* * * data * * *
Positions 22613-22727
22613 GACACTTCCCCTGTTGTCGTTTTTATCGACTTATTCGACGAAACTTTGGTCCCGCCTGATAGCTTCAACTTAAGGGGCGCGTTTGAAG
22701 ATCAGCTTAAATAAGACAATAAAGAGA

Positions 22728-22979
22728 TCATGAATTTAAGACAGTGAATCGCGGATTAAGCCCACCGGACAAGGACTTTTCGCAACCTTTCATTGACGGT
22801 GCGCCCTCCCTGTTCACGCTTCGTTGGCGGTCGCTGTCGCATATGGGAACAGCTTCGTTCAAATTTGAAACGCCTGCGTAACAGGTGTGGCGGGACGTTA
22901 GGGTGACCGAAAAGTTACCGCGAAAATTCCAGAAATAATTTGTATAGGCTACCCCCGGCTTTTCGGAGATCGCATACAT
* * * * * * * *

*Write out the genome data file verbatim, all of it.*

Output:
Positions 22613-22727
22613 GACACTTCCCCTGTTGTCGTTTTTATCGACTTATTCGACGAAACTTTGGTCCCGCCTGATAGCTTCAACTTAAGGGGCGCGTTTGAAG
22701 ATCAGCTTAAATAAGACAATAAAGAGA

Positions 22728-22979
22728 TCATGAATTTAAGACAGTGAATCGCGGATTAAGCCCACCGGACAAGGACTTTTCGCAACCTTTCATTGACGGT
22801 GCGCCCTCCCTGTTCACGCTTCGTTGGCGGTCGCTGTCGCATATGGGAACAGCTTCGTTCAAATTTGAAACGCCTGCGTAACAGGTGTGGCGGGACGTTA
22901 GGGTGACCGAAAAGTTACCGCGAAAATTCCAGAAATAATTTGTATAGGCTACCCCCGGCTTTTCGGAGATCGCATACAT